Honestly though, how I feel right now is depressed, teary all the time and like I'm going to regret the decision either way I choose :-(
I really appreciate your response though. What sort of positions or midwife care helped with avoiding a tear and managing the prolapse in your subsequent births?

Josieannathe2nd Thu 24-Nov-16 22:39:20

Avoiding constipation! As much as possible both in pregnancy and after. My subsequent birth was a water birth which I think has helped too. Ideally not a prolonged pushing phase but I don't see how you can control that really- maybe keeping active, changing positions to give baby a good chance to get into a good position? I think that pregnancy yoga or Pilates would also help as the stronger your core muscles are the more they are able to work with your pelvic floor (or at least not add problems!)

It's such an emotional thing to happen to you though, whether you do decide for a section or not give yourself time to think & it's normal to be upset & anxious. It's completely different to a broken bone! Was the catheter just for assessment or are you keeping it in? Is there a plan to manage your bladder or symptoms to look out for?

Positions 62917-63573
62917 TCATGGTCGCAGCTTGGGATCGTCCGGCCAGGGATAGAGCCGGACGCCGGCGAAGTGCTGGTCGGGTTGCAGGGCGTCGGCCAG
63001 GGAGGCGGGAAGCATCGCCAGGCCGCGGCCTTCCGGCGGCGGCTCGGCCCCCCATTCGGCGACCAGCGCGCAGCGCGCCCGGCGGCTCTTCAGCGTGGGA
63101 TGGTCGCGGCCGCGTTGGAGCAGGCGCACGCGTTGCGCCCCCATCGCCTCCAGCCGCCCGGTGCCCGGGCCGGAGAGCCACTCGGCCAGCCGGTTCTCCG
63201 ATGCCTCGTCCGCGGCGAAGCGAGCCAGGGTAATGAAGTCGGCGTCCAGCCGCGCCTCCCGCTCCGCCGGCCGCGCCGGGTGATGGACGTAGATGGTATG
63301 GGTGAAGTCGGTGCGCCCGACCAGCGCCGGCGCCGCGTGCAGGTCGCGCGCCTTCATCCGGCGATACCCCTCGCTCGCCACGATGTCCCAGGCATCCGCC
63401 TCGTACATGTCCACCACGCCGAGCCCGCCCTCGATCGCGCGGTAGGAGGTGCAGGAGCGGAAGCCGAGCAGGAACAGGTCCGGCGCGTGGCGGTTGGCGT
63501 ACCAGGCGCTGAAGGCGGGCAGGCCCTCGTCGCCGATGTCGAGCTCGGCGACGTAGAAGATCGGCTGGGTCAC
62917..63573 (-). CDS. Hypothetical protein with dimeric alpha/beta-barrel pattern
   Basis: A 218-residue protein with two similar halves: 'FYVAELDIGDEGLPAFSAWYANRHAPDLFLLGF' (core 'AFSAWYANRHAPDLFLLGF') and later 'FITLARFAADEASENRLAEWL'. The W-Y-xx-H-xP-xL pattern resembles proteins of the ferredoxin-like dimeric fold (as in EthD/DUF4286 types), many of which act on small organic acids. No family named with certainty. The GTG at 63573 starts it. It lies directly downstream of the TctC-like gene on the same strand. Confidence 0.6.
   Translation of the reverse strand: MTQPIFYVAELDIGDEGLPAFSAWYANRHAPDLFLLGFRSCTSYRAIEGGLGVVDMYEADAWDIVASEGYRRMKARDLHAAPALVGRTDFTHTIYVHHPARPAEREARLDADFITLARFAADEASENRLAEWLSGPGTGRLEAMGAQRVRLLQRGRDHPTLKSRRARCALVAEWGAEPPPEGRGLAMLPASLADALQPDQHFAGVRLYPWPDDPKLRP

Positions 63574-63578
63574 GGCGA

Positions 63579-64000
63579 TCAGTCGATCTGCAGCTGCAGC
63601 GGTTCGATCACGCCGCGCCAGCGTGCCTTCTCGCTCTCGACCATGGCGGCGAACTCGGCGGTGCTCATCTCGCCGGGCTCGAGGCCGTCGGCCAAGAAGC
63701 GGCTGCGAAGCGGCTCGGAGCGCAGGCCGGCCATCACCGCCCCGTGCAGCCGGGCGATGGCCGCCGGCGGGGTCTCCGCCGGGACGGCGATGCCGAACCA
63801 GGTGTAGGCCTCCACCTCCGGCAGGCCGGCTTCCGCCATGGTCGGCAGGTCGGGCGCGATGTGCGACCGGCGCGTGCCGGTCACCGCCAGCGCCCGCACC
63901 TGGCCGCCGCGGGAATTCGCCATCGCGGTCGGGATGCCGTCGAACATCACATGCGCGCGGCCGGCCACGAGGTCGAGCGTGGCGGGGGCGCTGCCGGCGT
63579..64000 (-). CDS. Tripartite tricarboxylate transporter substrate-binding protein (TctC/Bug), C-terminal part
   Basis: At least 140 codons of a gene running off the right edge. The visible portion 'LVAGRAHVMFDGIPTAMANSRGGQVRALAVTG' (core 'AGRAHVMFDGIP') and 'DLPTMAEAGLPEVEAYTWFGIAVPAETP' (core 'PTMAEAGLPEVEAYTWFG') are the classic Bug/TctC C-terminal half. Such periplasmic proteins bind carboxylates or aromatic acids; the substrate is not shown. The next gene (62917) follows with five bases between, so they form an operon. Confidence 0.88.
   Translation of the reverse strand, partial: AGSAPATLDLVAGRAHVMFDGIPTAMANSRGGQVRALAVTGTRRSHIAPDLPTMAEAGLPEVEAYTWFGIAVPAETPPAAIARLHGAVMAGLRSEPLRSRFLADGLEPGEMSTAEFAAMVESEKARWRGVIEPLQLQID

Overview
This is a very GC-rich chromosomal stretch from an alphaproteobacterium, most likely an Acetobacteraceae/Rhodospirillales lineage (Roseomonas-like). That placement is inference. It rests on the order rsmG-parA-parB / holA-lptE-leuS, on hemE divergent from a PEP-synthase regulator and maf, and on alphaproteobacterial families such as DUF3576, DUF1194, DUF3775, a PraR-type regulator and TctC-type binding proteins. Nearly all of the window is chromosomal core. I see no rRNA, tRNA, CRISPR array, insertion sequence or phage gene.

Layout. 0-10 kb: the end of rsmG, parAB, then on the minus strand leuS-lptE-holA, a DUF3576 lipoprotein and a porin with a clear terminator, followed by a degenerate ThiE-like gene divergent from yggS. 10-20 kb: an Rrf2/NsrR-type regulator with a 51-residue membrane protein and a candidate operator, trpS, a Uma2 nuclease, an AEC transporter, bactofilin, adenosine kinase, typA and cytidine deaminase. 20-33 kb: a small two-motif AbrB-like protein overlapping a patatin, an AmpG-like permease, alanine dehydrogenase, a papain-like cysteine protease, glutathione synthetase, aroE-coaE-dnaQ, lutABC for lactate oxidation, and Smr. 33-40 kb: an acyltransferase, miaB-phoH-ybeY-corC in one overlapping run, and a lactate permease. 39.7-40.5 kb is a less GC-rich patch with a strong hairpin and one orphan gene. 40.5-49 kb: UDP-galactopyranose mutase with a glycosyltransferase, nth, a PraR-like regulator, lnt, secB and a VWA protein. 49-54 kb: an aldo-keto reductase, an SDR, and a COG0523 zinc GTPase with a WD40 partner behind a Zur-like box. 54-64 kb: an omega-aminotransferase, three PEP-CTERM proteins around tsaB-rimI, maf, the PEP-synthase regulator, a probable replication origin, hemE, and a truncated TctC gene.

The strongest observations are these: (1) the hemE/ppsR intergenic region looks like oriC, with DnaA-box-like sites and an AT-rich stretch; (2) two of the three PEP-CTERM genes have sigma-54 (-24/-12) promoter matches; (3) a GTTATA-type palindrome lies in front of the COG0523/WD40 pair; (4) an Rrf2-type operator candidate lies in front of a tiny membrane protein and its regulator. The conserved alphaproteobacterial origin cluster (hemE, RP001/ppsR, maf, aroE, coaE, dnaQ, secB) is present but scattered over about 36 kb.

Josieannathe2nd Thu 24-Nov-16 22:42:56

Also- rest- during pregnancy and in the first few weeks afterwards. Not bed rest but seriously no lifting, see how long you can be on your feet fit until you get symptoms and do less than that! E.g a few 10 min walks might be fine but not 30mins in one go.

Imstickingwiththisone Sun 27-Nov-16 20:31:56

Hi tillytubby im in a similar position to you. Im 33 weeks now and was diagnosed with a uterine prolapse at 28 weeks. No idea of knowing how bad it is until after the baby's here. I feel the same as you, pressure down below and stress incontinence, which since I have a chronic cough makes me feel like I'm wearing a nappy. The pressure when im walking isnt painful or too uncomfortable but gets me down as a constant reminder that my organs are slipping out of me.

Ive been recommended to go for a vaginal birth but have been told I wouldn't be refused an elcs if I opted for that. My first birth was pretty rubbish with forceps and PPH and while I've been told its unlikely to happen again, im not filled with confidence that they care tbh and there are no guarantees even if they did. I think I will be opting for an ELCS and hoping for an easy recovery because I think the regret would torment me if I opted for a vaginal delivery and the prolapse was severe. I don't think I could cope with knowing it might be self inflicted and that major surgery is certain regardless.

I hope you are doing well and am truly sorry that your pregnancy has ended up with these worrying decisions.